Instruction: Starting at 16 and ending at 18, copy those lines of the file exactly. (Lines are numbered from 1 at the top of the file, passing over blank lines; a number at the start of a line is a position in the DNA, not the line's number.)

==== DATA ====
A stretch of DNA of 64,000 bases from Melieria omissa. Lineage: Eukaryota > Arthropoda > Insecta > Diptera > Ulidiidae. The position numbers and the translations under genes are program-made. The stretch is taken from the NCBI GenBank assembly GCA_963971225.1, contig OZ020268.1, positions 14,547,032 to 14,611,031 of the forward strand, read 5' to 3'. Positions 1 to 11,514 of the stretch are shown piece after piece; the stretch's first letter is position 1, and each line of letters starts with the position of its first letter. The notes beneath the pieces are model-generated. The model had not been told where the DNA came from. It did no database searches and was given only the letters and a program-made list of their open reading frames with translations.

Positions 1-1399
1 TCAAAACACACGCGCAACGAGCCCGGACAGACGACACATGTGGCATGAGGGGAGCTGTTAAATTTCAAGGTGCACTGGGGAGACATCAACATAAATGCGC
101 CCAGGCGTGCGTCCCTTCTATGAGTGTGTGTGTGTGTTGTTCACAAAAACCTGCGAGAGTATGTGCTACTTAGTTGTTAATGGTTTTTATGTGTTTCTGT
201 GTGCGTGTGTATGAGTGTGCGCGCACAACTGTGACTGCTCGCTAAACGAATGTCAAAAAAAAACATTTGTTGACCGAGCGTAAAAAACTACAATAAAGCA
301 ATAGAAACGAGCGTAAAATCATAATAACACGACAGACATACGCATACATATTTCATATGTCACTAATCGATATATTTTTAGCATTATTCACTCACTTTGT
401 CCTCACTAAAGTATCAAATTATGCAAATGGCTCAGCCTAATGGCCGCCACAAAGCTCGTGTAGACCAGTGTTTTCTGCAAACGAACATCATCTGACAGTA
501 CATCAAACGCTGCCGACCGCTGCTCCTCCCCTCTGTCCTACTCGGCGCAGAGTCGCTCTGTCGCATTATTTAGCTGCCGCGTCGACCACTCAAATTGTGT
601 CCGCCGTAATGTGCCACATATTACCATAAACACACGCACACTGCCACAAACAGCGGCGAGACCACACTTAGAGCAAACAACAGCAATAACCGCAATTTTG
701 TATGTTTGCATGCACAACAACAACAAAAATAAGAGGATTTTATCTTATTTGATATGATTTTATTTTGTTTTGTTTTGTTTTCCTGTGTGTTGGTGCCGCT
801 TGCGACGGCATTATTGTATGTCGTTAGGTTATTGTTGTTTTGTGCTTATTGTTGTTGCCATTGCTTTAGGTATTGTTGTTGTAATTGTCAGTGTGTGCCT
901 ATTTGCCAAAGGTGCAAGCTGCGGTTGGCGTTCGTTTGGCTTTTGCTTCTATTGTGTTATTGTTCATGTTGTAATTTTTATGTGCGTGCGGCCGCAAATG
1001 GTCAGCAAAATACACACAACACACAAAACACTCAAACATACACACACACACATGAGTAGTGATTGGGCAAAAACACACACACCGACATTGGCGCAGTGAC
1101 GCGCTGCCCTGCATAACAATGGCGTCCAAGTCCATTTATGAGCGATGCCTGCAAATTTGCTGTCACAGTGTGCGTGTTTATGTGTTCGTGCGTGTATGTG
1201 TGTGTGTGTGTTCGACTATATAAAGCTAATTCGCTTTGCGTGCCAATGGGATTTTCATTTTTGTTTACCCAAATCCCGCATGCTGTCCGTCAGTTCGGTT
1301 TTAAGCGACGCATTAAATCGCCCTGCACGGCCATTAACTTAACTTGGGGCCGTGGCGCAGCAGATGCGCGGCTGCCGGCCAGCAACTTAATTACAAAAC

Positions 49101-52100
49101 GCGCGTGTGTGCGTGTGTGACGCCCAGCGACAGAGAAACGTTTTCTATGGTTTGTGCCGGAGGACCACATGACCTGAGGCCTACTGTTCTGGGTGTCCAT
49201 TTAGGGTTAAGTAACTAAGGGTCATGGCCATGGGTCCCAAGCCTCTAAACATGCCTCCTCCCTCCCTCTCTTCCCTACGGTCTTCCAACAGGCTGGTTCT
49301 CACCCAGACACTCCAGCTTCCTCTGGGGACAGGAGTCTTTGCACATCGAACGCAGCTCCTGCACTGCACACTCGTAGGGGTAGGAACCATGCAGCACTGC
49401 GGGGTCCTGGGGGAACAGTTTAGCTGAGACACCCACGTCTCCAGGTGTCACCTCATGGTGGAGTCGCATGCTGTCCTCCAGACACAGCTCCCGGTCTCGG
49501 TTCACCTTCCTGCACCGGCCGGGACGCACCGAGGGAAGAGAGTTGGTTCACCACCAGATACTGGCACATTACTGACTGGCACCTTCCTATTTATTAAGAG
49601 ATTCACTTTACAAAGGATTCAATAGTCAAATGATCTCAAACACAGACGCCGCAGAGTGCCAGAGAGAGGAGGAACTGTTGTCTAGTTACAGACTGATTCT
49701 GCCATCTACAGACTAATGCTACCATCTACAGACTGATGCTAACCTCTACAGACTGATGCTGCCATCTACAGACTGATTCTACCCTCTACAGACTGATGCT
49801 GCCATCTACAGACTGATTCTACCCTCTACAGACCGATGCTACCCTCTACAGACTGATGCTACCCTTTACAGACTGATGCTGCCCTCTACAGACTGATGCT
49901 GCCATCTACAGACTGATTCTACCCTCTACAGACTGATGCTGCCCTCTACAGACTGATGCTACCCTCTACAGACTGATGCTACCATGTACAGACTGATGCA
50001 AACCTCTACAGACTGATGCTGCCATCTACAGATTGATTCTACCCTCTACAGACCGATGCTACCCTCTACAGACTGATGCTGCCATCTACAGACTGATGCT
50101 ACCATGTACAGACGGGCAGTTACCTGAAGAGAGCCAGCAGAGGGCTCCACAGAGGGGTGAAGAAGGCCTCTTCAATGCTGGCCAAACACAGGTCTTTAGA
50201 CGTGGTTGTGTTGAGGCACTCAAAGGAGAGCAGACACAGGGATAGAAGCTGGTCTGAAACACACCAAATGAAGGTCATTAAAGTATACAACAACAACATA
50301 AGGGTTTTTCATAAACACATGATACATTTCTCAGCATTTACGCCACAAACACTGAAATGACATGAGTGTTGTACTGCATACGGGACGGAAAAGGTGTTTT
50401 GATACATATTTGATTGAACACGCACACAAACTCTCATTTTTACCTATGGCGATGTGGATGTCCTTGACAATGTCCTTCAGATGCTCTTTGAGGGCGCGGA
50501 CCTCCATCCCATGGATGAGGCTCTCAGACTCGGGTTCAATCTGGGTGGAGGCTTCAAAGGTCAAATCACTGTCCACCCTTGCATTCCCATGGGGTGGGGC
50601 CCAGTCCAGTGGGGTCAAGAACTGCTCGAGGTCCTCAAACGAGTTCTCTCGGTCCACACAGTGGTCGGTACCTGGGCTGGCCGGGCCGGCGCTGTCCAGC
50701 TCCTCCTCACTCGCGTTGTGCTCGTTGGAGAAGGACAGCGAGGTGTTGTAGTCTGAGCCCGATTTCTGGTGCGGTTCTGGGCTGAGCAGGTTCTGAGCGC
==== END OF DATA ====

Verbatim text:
1301 TTAAGCGACGCATTAAATCGCCCTGCACGGCCATTAACTTAACTTGGGGCCGTGGCGCAGCAGATGCGCGGCTGCCGGCCAGCAACTTAATTACAAAAC

Positions 49101-52100
49101 GCGCGTGTGTGCGTGTGTGACGCCCAGCGACAGAGAAACGTTTTCTATGGTTTGTGCCGGAGGACCACATGACCTGAGGCCTACTGTTCTGGGTGTCCAT